>the breach is locked until the gun fires
So it's not locked
Any semi auto is going to unlock as part of the firing cycle. An AR doesn't stay locked either.
ok but now try it with the slide off the gun
That's not the test for blowback designs.
By that logic the 50 cal barrett is a blowback.
By your criteria a fucking M2 machine gun is delayed blowback.
>It doesn't matter what parts you take out of an AR NO amount of force on the bolt face will EVER unlock the action
I'm pretty sure there is an amount of force that will unlock the action (by shearing off the locking lugs, that is).
I wonder if it really would, it might just rattle itself unlocked during recoil. Anyone care to try?
It is locked for the first bit of distance. Just a pretty short distance in handguns, if you had a Maxim (also short recoil), you'd see that it would take a lot longer of a distance to unlock because it's a rifle cartridge.
The breach is locked untill and when the gun fires, it only unlocks afterwards.
Well, no. It's recoil operated, meaning the slide doesn't have a net backward force on it until the projectile leaves the muzzle, at which point the pressure in the barrel quickly drops to ambient.
you are unironically retarded.
How's the view from up there?
Even though everyone is bullying you, I think you have a point. "Browning delayed action" is more accurate language. Much like roller delay blowback.
thank you fren
Roller delayed doesn't lock up though. There is nothing connecting the chamber/barrel with the bolt or breech face.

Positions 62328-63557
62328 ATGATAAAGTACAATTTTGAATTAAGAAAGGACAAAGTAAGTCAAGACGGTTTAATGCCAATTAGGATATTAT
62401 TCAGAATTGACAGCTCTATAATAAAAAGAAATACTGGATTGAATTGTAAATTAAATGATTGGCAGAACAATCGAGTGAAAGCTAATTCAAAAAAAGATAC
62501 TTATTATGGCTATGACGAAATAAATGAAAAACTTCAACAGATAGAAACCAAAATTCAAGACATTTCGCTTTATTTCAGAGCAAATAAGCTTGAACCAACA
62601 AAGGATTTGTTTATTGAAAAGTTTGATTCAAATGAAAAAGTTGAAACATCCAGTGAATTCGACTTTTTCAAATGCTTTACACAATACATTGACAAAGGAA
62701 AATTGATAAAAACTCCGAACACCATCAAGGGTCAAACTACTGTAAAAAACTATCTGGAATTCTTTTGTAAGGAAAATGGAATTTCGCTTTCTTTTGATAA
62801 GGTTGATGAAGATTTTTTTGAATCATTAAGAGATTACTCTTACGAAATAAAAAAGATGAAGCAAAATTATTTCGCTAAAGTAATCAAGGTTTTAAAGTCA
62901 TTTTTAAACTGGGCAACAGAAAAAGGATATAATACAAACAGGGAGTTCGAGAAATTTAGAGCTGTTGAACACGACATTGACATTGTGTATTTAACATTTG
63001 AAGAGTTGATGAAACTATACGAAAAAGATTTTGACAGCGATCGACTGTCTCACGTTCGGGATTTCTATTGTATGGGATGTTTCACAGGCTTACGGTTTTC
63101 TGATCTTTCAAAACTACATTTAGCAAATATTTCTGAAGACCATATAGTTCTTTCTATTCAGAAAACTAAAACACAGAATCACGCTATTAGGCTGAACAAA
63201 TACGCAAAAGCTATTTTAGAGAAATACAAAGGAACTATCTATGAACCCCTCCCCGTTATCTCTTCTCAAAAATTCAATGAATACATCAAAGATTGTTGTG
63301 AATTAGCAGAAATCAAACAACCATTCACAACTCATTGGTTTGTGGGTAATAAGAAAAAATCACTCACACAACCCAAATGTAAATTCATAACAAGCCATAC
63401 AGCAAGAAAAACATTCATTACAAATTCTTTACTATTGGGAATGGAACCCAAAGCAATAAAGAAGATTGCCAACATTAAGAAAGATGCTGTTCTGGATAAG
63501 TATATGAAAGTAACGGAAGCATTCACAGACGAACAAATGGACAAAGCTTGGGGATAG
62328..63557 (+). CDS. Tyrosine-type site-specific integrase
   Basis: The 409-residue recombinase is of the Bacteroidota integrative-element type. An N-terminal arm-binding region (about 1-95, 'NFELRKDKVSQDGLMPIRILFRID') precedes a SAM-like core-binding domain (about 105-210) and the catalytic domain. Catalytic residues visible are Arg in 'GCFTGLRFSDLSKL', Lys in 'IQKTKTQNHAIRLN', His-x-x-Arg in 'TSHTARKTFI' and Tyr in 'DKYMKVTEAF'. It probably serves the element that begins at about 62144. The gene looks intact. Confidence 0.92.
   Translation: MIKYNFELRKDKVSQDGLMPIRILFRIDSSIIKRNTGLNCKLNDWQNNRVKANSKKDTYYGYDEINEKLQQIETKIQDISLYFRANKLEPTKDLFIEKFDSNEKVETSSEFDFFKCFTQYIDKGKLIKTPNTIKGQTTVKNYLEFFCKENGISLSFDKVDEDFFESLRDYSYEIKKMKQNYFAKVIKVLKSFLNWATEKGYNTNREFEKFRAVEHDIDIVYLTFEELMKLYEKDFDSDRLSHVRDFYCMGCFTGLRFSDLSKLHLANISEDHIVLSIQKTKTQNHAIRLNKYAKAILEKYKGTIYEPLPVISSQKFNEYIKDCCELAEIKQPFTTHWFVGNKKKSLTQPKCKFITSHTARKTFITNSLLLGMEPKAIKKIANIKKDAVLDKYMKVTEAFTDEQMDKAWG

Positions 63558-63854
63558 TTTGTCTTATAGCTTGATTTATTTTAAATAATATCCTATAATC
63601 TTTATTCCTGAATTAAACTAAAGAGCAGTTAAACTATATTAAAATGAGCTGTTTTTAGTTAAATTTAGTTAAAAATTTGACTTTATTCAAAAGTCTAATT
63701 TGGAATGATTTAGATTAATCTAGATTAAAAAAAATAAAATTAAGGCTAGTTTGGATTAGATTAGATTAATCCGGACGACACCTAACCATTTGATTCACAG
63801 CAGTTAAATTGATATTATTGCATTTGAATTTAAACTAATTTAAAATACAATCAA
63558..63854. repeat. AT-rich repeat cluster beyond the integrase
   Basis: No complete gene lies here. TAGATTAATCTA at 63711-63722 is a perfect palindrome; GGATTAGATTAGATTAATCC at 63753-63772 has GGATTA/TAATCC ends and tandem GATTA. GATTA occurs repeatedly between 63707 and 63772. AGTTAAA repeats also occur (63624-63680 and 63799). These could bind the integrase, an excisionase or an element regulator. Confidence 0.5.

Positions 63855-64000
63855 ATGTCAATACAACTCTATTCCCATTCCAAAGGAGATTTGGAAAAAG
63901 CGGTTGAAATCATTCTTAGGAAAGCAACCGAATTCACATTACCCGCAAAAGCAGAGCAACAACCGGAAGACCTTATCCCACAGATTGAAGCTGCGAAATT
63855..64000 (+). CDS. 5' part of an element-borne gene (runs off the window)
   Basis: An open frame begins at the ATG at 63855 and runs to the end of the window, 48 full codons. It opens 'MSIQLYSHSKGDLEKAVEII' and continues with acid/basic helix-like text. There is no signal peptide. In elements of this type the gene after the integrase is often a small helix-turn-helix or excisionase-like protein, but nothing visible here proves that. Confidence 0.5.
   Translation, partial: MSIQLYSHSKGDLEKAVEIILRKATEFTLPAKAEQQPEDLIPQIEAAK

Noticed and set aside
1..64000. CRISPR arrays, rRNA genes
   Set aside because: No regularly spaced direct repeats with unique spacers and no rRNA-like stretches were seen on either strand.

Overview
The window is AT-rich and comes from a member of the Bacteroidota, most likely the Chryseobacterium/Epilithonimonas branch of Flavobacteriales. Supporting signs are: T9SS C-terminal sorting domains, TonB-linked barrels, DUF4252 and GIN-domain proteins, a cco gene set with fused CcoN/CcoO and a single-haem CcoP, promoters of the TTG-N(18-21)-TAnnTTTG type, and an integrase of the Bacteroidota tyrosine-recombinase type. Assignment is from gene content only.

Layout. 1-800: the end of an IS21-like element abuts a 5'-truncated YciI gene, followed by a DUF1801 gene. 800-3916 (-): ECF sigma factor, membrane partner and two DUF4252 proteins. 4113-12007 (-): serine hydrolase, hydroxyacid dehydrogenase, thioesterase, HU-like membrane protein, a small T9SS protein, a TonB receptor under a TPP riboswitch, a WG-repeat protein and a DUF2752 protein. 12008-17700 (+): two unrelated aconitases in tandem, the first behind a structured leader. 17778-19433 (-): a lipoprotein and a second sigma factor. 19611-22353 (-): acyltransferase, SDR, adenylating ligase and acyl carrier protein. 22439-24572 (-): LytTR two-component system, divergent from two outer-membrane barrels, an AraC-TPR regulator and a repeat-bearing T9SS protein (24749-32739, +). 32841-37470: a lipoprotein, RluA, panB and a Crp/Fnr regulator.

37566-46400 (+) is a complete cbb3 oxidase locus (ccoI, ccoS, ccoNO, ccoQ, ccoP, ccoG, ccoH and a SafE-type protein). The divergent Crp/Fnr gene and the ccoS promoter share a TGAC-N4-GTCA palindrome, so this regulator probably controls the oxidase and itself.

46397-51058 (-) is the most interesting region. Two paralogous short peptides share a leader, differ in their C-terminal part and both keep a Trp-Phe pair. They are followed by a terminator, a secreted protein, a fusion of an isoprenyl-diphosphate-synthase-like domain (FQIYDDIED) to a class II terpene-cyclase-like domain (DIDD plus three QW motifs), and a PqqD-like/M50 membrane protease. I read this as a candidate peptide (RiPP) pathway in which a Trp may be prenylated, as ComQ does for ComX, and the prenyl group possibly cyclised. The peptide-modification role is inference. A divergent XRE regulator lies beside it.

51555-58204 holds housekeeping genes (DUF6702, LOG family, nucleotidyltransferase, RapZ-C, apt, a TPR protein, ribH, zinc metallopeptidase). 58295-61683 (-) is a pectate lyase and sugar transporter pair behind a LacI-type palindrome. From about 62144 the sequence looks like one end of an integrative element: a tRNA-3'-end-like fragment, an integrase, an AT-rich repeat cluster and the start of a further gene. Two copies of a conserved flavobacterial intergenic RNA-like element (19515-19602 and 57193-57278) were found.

In practice the difference is minimal, but it is wrong to consider the blowing system not to be locked
It has locking lugs you fucking dumbass.
Are you experiencing a painful emotion right now?
It’s called SHAME because you’ve said something stupid and now you might think twice before saying something stupid again.
this is a lock. it locks the action. the breechface will not come off the back of the barrel because they are locked together by that piece of steel.
Exactly. It makes more sense to think about if you hold the barrel and slide static and move the receiver around. The light green wedge (or whatever it’s called) comes forward to cam down and unlock the barrel from the slide
You are too retarded to utter the name of John Moses Browning. have a nice day right fucking now.
>if you put enough rearward pressure on a recoil operated action it will unlock and move backwards
… anon… that’s the whole fucking point of the design.
Guys please, in brownings system the barrel and slide locked together start to move when the bullet pushes itself off of the barrel putting an equal and opposite reaction of the energy carried downrange into the gun.